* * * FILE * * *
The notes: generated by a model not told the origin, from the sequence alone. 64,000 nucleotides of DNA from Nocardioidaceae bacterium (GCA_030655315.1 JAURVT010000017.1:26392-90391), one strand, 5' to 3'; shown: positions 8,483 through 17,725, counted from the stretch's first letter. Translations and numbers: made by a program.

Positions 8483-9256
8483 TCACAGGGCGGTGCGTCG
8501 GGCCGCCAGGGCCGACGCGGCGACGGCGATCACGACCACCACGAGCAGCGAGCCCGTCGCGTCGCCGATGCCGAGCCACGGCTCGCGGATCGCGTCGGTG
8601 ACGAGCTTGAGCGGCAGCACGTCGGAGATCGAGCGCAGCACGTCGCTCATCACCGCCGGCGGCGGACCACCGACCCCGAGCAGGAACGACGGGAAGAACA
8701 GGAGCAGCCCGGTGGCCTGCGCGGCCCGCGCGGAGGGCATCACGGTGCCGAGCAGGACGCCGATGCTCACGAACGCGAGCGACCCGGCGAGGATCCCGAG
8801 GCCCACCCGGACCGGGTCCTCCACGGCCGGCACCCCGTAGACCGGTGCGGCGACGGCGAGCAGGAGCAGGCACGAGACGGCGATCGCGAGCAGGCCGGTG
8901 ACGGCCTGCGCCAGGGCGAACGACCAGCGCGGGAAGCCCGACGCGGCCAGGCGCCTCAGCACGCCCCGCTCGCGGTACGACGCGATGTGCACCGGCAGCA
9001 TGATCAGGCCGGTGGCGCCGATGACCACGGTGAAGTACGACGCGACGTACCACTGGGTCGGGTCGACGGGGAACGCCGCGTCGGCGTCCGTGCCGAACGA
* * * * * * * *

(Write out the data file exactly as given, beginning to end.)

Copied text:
The notes: generated by a model not told the origin, from the sequence alone. 64,000 nucleotides of DNA from Nocardioidaceae bacterium (GCA_030655315.1 JAURVT010000017.1:26392-90391), one strand, 5' to 3'; shown: positions 8,483 through 17,725, counted from the stretch's first letter. Translations and numbers: made by a program.

Positions 8483-9256
8483 TCACAGGGCGGTGCGTCG
8501 GGCCGCCAGGGCCGACGCGGCGACGGCGATCACGACCACCACGAGCAGCGAGCCCGTCGCGTCGCCGATGCCGAGCCACGGCTCGCGGATCGCGTCGGTG
8601 ACGAGCTTGAGCGGCAGCACGTCGGAGATCGAGCGCAGCACGTCGCTCATCACCGCCGGCGGCGGACCACCGACCCCGAGCAGGAACGACGGGAAGAACA
8701 GGAGCAGCCCGGTGGCCTGCGCGGCCCGCGCGGAGGGCATCACGGTGCCGAGCAGGACGCCGATGCTCACGAACGCGAGCGACCCGGCGAGGATCCCGAG
8801 GCCCACCCGGACCGGGTCCTCCACGGCCGGCACCCCGTAGACCGGTGCGGCGACGGCGAGCAGGAGCAGGCACGAGACGGCGATCGCGAGCAGGCCGGTG
8901 ACGGCCTGCGCCAGGGCGAACGACCAGCGCGGGAAGCCCGACGCGGCCAGGCGCCTCAGCACGCCCCGCTCGCGGTACGACGCGATGTGCACCGGCAGCA
9001 TGATCAGGCCGGTGGCGCCGATGACCACGGTGAAGTACGACGCGACGTACCACTGGGTCGGGTCGACGGGGAACGCCGCGTCGGCGTCCGTGCCGAACGA